The Role Of A Case Manager

Role of a Case Manager table showing all the things to do as a case manager

Case Managers play a vital role in the fertility journey, going beyond being mere recipients of emails.  They accompany you throughout your quest to fulfill your dream, addressing your needs and concerns while connecting you to relevant resources.  Retaining their services before choosing medical providers, agencies, or other professionals is advisable, as they possess knowledge of reputable experts in the field and can help you build a cohesive team.  A case manager will strive to establish a firm foundation for these relationships by addressing issues that must be openly discussed and carefully considered.


During the screening process, a Case Manager’s expertise becomes particularly valuable.  They are well-versed in handling unexpected occurrences, such as fluid in the uterus, thin lining, or unforeseen thyroid problems, quickly securing second opinions or sharing their insights.  Even if you are matched with a repeat surrogate, unexpected medical challenges can arise, and your Case Manager will be there to guide you through any issues, coordinating with the medical team and arranging second opinions if necessary.


When transitioning from using your eggs/sperm to an egg/sperm donor is necessary, this shift can be emotionally challenging.  Your Case Manager can assist you in consulting with a mental health professional specializing in this area and aid in the search for a suitable donor.  With numerous egg/sperm donor agencies available, your Case Manager can help streamline the process by creating accounts and providing a second opinion on your chosen donor, alleviating the overwhelming aspects of selection. 


What to Look for in a Case Manager


  1. Experience
  2. Communication skills
  3. Listening skills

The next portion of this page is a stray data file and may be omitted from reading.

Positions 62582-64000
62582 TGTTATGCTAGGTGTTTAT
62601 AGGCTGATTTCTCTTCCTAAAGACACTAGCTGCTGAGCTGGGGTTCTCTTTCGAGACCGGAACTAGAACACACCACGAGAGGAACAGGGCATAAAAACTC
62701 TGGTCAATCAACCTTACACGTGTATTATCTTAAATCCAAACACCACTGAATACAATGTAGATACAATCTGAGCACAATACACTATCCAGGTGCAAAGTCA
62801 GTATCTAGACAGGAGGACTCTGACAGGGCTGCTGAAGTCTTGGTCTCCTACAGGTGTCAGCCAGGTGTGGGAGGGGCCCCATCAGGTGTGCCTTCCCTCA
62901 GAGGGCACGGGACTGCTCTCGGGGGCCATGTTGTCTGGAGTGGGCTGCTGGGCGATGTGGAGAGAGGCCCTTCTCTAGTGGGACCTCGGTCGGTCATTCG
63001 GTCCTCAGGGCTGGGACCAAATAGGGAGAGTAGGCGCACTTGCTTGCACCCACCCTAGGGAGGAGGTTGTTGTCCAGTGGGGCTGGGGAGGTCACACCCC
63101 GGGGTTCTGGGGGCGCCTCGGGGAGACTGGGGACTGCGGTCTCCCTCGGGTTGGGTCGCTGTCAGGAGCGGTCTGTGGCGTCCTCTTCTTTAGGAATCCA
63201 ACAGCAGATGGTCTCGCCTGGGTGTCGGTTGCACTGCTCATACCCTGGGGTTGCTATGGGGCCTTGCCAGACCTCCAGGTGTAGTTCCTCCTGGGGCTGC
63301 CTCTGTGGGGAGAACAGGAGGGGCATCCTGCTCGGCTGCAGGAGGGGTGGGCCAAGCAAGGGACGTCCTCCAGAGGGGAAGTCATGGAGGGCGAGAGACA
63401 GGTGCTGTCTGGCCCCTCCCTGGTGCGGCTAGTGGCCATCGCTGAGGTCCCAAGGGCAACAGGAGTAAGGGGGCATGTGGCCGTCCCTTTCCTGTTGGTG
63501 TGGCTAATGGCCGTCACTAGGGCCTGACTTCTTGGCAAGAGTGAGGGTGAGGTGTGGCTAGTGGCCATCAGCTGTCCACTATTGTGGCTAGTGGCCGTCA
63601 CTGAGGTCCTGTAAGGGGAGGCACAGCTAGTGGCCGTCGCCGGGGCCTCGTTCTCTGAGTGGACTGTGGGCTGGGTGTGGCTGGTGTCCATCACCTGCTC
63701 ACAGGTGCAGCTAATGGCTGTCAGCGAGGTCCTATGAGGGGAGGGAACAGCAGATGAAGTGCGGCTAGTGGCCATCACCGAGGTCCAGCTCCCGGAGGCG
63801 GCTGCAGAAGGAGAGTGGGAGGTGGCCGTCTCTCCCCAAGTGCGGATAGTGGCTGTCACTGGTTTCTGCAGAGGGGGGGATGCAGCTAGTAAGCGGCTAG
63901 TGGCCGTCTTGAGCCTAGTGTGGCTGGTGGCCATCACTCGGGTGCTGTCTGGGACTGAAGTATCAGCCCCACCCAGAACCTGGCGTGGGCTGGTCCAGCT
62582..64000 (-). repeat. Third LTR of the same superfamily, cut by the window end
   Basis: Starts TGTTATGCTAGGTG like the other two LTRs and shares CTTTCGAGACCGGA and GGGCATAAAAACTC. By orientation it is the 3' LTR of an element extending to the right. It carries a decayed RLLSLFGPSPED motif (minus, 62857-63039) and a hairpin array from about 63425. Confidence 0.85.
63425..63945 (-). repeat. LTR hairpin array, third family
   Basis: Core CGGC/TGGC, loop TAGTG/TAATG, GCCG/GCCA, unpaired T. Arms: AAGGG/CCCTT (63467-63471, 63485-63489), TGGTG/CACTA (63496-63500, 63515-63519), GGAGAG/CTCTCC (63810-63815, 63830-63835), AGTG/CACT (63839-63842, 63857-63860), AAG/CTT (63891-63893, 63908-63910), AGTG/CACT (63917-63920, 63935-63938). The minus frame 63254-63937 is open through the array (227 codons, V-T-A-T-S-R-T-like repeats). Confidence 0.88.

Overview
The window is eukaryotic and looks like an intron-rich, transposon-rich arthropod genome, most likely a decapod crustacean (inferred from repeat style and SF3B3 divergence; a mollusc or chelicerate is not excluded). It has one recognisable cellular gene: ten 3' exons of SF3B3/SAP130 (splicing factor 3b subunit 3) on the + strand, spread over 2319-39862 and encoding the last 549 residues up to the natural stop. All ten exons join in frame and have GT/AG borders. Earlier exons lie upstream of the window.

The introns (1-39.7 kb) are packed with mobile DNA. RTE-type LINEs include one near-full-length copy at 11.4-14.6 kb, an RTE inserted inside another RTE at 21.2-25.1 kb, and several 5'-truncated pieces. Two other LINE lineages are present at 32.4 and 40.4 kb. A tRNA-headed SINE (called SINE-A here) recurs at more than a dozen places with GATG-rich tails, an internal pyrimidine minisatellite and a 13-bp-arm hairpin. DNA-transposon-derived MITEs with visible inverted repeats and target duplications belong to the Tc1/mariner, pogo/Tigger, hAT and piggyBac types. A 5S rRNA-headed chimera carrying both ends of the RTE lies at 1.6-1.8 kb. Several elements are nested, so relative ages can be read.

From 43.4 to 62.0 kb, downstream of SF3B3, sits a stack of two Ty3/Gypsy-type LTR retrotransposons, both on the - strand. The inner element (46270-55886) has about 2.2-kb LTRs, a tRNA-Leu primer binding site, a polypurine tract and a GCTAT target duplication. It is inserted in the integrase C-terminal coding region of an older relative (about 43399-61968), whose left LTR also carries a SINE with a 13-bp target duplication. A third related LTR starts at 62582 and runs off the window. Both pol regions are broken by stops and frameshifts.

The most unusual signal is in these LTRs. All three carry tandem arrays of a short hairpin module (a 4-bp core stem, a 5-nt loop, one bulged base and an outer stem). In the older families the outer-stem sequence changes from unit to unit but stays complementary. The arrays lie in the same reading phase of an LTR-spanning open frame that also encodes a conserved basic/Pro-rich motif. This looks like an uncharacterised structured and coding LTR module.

4. Be self-assured enough to express their viewpoint, even if it differs from yours.
  5. Patience and adaptability are valuable qualities for a case manager, given that not all journeys are without complexities. Their capacity to offer multiple options is vital in ensuring a stress-free experience for the parties involved.
  6. In cases where an intended parent requests it, the case manager should be prepared to meet the donor or surrogate, always upholding confidentiality and ensuring no identifying information is disclosed without your explicit consent.



A Surrogacy Journey


A typical surrogacy journey can take 15 to 24 months, and your Case Manager will be instrumental in ensuring your case continues to move forward. There are almost always unexpected delays, and your Case Manager can work to limit the time lost.   Here is a breakdown of the time needed for each stage of pregnancy:

Role of a case manager table showing the various journey stages of a pregnancy

Duties of a Case Manager


  1. Coordinating resources.
  2. Initiating introductions and keeping in contact with the professionals involved.
  3. Completing paperwork.
  4. Advocating on a client’s behalf.
  5. Verify that all background checks have been completed and reports are read and relayed to the client.
  6. That the appropriate medical records have been requested, received, and reviewed by the medical office.
  7. Genetic testing has been completed.
  8. Insurance options were explained to the client, and it was verified that medical insurance was in place.